Many South African youths, while on exile from the then rogue government in their country, studied in Nigerian universities and were completely at home in the country. They were loved and not discriminated against. They were welcomed with open arms because the liberation of Africa was a collective struggle. No wonder that as soon as apartheid structures crumbled, victory was seen as an open invitation to fraternize with brothers and sisters that had been held in horrible bondage for years by the evil system. It was not long after the fall of that system that I made my first visit to South Africa.

One of the things that shocked me on my first visit, but which I discounted at that time, was the many times I heard South Africans say that they had “never been to Africa”. Never been to Africa? You would have thought that South Africa was in Asia or Latin America. Over the past decades I have come to make very good friends and comrades across many sectors in the country. We are still together in the struggle for environmental justice, for food sovereignty and against the neoliberal system that continues to wreak havoc on citizens of the world.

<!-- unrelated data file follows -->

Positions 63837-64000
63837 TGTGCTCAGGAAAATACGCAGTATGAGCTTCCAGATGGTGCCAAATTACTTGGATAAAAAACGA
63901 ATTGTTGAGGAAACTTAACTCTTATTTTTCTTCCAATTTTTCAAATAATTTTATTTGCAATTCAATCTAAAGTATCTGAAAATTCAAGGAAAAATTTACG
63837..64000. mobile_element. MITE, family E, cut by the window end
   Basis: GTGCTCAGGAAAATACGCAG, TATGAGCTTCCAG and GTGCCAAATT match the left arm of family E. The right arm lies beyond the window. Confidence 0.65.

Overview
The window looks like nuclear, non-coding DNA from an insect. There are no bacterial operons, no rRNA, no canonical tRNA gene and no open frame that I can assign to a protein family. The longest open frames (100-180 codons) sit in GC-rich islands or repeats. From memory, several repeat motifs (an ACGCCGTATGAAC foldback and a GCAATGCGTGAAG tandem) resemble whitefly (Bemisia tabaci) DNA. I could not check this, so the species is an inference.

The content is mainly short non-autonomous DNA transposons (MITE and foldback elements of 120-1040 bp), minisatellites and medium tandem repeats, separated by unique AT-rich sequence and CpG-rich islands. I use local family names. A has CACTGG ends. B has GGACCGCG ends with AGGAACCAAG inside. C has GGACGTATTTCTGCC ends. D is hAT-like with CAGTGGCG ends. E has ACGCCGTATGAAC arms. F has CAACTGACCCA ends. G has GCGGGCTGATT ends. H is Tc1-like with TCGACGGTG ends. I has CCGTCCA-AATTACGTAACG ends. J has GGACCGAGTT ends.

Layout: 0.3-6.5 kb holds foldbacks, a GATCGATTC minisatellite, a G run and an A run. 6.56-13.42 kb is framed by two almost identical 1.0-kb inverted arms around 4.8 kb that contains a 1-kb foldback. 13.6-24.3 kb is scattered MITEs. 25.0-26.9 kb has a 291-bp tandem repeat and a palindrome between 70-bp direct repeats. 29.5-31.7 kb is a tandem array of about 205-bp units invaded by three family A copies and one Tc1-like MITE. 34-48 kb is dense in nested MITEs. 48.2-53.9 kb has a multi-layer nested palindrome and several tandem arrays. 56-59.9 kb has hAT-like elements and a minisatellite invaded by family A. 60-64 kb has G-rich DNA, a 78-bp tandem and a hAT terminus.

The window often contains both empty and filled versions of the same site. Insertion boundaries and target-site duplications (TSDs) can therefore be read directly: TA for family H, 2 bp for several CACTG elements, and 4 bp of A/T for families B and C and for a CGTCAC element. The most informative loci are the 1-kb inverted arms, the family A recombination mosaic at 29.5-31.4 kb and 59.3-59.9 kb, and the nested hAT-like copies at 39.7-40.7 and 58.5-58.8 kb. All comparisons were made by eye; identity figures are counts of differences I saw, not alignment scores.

As bad as the attacks in South Africa may be, Nigerians at home cannot afford to vent their anger and frustration on South African businesses in Nigeria. Two wrongs never make a right. A tooth for a tooth is bound to leave everyone toothless in the long run.